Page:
BNSF Railway Co. is suing Kootenai County over new regulations proposed for the railroad’s Hauser diesel refueling depot.
The railroad – which refuels an average of 30 trains at the depot daily – says that operations at the site are governed by federal transportation law, and that counties lack the ability to impose their own rules.
“Kootenai County does not have the authority to regulate freight railroad facilities or operations that are part of the interstate rail transportation system,” according to the lawsuit, which was filed in U.S. District Court in Coeur d’Alene last week.
The fueling depot lies over the Spokane Valley-Rathdrum Prairie Aquifer, which provides drinking water for more than 500,000 of the region’s residents. BNSF is disputing the county’s authority to require additional aquifer protections, which railroad officials said aren’t needed.
Last year, the county conducted a five-year review of the Hauser depot’s operations, said Gus Melonas, BNSF spokesman. The review determined that the site was in compliance with the terms of a conditional use permit voluntarily negotiated by the railroad and Kootenai County in 2000, Melonas noted.
The litigation revolves around whether Kootenai County has the authority to amend the conditional use permit. County commissioners have asked for several changes.
Commissioners want BNSF to pay for an Idaho Department of Environmental Quality staff employee assigned to aquifer protection for as long as the depot is in operation. The original agreement had a 10-year limit.
Commissioners also asked for changes to the section determining when the depot would shut down in the event of a leak, and new requirements for annual monitoring of test wells. A public hearing on the proposed changes is scheduled for Dec. 2.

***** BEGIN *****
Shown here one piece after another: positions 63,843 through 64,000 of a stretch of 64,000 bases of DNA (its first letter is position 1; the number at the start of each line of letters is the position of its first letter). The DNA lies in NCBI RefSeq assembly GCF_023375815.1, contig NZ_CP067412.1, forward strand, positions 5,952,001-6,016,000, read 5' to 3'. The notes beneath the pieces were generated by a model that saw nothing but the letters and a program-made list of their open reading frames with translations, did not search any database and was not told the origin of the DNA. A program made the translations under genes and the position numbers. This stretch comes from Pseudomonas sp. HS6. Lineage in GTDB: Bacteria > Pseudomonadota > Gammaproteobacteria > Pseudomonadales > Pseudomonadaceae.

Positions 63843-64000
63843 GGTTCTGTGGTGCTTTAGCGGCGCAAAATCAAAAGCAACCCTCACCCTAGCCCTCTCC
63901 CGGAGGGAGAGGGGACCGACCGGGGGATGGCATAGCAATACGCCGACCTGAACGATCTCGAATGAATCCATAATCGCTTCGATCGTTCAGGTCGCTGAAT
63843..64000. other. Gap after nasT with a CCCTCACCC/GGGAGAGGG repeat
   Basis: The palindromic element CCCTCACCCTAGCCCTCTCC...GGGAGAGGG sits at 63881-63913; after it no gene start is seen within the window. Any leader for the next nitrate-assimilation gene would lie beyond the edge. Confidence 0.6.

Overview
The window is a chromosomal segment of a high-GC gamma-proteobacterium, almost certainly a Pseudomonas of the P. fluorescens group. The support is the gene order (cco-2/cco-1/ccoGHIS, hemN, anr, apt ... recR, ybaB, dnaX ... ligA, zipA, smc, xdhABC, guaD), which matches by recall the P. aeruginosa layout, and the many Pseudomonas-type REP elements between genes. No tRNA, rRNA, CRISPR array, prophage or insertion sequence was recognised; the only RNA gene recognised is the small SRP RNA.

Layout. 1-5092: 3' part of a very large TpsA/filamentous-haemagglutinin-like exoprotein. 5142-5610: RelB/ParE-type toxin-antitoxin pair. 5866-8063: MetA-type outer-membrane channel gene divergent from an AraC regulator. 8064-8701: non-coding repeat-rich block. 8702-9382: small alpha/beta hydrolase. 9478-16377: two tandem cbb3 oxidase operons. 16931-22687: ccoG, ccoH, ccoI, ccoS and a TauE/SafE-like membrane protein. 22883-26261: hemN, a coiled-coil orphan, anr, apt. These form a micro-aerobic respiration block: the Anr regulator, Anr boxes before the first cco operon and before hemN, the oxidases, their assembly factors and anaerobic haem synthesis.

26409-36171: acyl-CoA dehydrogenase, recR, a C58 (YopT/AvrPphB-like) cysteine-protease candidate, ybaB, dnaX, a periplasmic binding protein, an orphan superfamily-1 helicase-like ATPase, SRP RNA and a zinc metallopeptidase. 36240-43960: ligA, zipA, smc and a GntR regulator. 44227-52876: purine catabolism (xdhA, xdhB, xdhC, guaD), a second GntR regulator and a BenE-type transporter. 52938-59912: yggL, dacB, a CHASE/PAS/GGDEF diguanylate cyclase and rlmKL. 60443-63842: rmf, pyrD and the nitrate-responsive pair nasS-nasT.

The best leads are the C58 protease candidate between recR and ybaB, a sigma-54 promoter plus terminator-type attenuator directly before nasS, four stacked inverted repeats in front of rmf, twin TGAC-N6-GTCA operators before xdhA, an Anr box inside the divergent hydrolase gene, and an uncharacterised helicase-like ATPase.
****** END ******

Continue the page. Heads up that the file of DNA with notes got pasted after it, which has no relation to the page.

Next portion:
In the lawsuit, BNSF’s attorneys said that the railroad had voluntarily agreed to the 33 conditions in the original permit. Federal law pre-empts the county’s ability to amend existing conditions or impose new ones, the suit claims.
BNSF opened the high-speed refueling depot in September 2004. Within six months, a series of leaks was discovered at the facility, with causes including crushed drainage pipes and thousands of feet of cracks in the concrete refueling platform. A state judge shut down the depot for 74 days until repairs could be made.
BNSF blamed the problems on shoddy construction practices and sued its contractors. Melonas said the depot has been problem-free since it reopened. The Hauser depot is an important stop for freight trains that carry goods between Northwest ports and markets in the Midwest and farther east, he added.
Each of the trains that stop at the Hauser depot has three locomotives, which each consume up to 4,000 gallons of diesel fuel. Trains can be refueled and serviced in as little as a half-hour.
The Hauser depot consolidated refueling operations for the railroad, which used to take place in Seattle, Pasco and Vancouver, Wash. In Seattle, refueling freight trains sometimes took as long as eight hours.
“We move everything from A to Z through there,” Melonas said of the Hauser depot.
The freight trains carry “apples, automobiles, lumber … wheat and even elephants,” he said. “We have a contract with the Barnum & Bailey Circus.”
Kootenai County Prosecutor Barry McHugh had no immediate comment on the lawsuit. He said he would be talking to the commissioners about how to respond.